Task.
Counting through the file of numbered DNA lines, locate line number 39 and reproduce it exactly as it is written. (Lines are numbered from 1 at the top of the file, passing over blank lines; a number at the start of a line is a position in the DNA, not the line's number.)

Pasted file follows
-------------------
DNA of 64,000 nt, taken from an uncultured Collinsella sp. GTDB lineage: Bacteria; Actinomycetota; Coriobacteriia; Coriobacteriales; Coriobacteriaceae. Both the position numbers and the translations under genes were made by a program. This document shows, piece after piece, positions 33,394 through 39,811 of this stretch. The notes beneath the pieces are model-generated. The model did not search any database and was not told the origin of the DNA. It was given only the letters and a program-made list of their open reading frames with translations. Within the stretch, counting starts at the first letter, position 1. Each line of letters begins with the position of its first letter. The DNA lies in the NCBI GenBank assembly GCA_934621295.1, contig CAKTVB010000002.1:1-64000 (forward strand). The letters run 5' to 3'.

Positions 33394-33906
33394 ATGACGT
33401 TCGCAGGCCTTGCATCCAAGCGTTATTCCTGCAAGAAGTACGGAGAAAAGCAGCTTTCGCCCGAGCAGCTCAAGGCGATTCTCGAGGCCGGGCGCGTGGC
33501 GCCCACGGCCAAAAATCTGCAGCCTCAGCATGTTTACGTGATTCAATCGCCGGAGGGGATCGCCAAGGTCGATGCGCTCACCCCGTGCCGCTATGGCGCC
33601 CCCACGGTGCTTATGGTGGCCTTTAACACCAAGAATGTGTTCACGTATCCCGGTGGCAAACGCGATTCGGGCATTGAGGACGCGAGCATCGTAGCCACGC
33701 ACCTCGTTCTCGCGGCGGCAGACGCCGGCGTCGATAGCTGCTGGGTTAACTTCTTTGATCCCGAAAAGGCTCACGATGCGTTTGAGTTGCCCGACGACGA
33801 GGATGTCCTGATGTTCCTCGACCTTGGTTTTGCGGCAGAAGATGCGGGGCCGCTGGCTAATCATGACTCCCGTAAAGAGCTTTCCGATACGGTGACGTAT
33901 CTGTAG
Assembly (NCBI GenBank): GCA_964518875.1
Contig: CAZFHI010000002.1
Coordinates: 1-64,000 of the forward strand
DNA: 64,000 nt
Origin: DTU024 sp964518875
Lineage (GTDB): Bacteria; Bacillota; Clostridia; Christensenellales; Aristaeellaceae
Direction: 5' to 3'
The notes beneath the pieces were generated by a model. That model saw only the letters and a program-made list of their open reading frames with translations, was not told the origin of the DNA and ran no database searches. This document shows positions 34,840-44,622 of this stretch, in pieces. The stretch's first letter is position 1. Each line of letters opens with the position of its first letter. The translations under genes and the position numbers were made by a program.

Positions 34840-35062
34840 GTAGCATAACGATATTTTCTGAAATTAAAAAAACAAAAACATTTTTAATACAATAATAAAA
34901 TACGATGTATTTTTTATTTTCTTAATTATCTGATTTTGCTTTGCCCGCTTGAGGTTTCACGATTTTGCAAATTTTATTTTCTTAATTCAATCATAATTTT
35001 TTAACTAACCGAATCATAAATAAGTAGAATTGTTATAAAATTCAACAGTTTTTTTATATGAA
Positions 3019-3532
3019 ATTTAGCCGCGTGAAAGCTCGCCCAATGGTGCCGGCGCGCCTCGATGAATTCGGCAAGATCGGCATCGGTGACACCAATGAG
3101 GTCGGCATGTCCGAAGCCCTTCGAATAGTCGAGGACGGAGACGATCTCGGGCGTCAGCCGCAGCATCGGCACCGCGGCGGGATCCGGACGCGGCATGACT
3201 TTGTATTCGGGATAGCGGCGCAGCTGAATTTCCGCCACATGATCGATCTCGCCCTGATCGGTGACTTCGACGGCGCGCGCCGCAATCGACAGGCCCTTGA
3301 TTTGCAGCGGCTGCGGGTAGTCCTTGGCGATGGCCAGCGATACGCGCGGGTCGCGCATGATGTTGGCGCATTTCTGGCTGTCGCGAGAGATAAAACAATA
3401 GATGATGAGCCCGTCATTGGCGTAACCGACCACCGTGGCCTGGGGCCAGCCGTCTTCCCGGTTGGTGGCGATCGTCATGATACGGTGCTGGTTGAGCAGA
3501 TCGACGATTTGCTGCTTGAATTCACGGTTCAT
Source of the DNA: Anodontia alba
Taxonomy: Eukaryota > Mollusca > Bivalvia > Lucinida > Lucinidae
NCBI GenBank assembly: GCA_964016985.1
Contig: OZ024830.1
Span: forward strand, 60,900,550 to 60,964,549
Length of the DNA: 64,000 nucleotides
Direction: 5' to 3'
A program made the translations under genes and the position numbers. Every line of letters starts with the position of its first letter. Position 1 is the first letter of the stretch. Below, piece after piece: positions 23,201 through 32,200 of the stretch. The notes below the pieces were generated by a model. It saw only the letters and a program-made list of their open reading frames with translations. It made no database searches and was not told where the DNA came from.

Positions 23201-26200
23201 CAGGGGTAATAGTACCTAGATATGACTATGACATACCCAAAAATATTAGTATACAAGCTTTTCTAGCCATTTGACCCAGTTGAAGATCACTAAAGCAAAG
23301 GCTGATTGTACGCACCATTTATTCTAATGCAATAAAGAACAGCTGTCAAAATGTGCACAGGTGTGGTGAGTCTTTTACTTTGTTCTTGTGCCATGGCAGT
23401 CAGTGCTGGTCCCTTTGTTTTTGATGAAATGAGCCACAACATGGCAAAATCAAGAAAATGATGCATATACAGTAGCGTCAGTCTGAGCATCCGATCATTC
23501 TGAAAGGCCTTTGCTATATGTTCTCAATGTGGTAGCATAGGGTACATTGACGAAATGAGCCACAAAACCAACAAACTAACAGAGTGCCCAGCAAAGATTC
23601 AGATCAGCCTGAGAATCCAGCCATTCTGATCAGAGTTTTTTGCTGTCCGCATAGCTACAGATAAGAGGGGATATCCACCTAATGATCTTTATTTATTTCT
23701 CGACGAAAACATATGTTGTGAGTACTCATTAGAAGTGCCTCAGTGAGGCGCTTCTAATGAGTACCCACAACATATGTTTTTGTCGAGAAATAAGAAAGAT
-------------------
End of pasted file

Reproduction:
23301 GCTGATTGTACGCACCATTTATTCTAATGCAATAAAGAACAGCTGTCAAAATGTGCACAGGTGTGGTGAGTCTTTTACTTTGTTCTTGTGCCATGGCAGT